Children supporting parents with mortgages

Journalist: Anna Sagar, Mortgage Solutions / Specialist Lending Solutions

ended 02. August 2022

Looking to speak to mortgage brokers about children supporting their parents on a mortgage.

  1. Have you had any cases where children have supported their parents with mortgages? What was the situation?
  2. What circumstances may a child help out parents with a mortgage?
  3. Do you think this will become more common?
  4. What is the lending landscape like for this kind of transaction? Are there a lot of lenders in this space?
  5. What advice would you give to children looking to do this?

3 responses from the Newspage community

Children helping parents out on a mortgage isn't something I have come across much, a lot of the time the scenario brings up issues around the mortgage term (due to the parents age), meaning the repayments become too much, especially when you explain how this will then impact on their own ability to get a mortgage in the future (as their liability on the parents' mortgage will reduce the amount they can borrow for their own home). I have had a number of cases hereby the children have purchased a property for their parents to live in, without the parent being party to the mortgage. This generally solves the issue around the mortgage term, which in turn helps reduce the negative impact of this mortgage on any future borrowing the children may want. Either scenario is certainly one to get good, professional mortgage adivce on, as there are many potential pitfalls and the costs and ramifications of making the wrong decsion can be severe.
Although it’s more common for a parent to support a child on a mortgage application, it’s certainly possible either way around. In fact, some modern mortgage lenders will allow virtually any two (or three or four) people on a mortgage application together. Each party can even have allocated amount of property ownership or equity, which they can track and pay towards, if required. It’s about time the rest of the industry also looked for ways to better support property buyers given how tough it is out there. Guarantor mortgages ended a few years ago, but these were replaced by the snazzily named, ‘joint borrower sole proprietor’ or JBSP. This basically means more than one person can be on the mortgage application, but they don’t have to all own the property. Whilst, this might initially seem like a great way to bump up affordability and also potentially save on stamp duty and preserve first time buyer allowances, borrowers need to think carefully about JBSP as the non-owner will take all of the risk of a mortgage, without any of the benefit of property ownership. It’s important that anyone considering this route takes expert mortgage and legal advice.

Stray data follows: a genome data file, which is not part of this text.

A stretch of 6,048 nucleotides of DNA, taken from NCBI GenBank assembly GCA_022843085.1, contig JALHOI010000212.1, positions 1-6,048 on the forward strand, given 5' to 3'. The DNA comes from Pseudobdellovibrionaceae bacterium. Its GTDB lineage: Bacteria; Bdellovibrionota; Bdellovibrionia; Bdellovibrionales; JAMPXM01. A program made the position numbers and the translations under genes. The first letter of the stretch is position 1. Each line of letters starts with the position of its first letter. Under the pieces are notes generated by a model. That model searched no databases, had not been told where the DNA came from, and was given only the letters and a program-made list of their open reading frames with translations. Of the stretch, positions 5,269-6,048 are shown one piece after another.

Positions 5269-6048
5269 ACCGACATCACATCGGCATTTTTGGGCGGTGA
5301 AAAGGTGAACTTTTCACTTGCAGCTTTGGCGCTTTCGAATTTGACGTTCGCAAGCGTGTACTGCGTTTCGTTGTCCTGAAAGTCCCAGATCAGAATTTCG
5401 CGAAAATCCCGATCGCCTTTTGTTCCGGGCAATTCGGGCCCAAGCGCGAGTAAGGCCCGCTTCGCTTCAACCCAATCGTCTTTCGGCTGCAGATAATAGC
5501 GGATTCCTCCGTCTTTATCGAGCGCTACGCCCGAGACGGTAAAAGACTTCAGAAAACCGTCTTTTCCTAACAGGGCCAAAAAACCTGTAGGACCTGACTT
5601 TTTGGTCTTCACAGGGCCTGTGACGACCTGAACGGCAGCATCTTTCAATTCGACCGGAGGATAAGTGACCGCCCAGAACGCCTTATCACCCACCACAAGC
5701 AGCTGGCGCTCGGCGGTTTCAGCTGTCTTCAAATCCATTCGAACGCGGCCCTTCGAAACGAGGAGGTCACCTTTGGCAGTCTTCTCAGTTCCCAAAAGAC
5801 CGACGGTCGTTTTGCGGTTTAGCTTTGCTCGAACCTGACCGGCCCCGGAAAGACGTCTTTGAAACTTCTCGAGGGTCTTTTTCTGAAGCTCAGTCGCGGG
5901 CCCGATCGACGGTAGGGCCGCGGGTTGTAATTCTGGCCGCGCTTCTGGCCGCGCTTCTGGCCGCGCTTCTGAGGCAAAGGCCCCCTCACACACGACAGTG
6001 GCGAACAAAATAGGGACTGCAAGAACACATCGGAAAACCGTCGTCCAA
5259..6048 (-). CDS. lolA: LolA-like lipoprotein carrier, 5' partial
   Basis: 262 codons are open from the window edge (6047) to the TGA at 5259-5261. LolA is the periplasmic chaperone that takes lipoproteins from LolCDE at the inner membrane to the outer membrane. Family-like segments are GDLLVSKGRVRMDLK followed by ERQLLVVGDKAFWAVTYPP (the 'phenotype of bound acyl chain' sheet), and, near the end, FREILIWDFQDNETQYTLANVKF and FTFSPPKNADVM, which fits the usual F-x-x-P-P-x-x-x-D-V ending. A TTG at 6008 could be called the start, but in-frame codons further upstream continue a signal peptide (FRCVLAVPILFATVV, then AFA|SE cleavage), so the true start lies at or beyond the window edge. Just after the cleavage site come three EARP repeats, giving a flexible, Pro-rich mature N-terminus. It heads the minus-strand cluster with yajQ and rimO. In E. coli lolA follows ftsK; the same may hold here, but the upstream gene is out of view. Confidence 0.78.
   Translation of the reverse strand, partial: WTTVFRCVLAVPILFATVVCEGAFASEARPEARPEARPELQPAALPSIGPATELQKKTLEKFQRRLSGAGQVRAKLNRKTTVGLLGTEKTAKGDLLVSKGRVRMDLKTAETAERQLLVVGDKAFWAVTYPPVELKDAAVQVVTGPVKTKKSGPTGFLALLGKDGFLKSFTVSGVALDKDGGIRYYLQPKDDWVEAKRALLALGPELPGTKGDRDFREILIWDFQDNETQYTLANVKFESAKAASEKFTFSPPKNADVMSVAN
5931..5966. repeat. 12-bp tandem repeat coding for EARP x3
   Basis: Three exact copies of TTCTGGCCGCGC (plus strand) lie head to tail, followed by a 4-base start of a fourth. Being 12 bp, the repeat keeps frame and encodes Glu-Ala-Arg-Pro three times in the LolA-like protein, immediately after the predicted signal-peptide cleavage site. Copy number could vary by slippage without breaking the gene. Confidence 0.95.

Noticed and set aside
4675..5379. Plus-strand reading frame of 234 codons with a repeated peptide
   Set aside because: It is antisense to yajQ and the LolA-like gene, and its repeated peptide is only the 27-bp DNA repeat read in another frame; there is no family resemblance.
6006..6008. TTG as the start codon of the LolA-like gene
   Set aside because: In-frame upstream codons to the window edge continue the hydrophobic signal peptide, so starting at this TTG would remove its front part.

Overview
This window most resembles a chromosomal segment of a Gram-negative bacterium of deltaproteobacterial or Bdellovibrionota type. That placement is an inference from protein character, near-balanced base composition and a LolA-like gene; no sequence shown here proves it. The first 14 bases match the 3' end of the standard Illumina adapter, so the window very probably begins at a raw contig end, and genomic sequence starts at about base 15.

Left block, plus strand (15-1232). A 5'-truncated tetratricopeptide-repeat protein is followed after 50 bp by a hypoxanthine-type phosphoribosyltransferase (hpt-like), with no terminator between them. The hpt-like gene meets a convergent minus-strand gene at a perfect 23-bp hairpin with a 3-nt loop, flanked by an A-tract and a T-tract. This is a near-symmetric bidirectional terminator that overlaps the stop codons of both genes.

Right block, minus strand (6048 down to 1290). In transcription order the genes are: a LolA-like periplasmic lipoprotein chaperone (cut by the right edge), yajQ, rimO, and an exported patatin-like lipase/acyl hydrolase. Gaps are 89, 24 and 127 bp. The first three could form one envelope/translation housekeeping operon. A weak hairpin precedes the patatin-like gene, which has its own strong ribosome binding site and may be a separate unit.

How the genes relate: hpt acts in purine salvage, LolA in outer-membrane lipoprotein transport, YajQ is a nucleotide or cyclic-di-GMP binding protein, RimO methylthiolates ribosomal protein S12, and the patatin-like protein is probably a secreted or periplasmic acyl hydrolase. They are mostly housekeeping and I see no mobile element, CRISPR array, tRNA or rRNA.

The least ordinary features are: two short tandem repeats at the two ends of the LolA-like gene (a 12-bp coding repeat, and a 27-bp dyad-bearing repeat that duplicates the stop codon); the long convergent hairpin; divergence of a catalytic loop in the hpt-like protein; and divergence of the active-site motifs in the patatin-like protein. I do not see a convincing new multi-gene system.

1. Have you had any cases where children have supported their parents with mortgages? What was the situation? Yes, I actually see this more often that parents helping the children. Mostly this is the case where a parent took out one of the ever so popular residential interest only mortgages in the 80s with no repayment strategy in place and is now at the risk of repossession as they are returned and do not have the income to support a capital repayment mortgage but also do not want to go down the equity release route and its in the children’s best interest for them not too so they can receive a larger share of the estate upon the parents death. 2. What circumstances may a child help out parents with a mortgage? Children are younger so term can be longer to increase borrowing. Children are in their prime work age so likely to be on much higher salaries than the parents which again means they can borrow more by having the child on the application 3. Do you think this will become more common? Yes absolutely for the reasons above but even further compounded by our ever growing aging population 4. What is the lending landscape like for this kind of transaction? Are there a lot of lenders in this space? Yes, there are some standout players like have new innovative ideas but the joint borrower sole proprietor mortgages have been around for years 5. What advice would you give to children looking to do this? If you already have your own main residence then great go ahead and help out, if not it may be best to get yourself on the property ladder first as being on a mortgage already you will lose your first time buyer privileges and may struggle to borrow as much as you need for you’re your own residential mortgage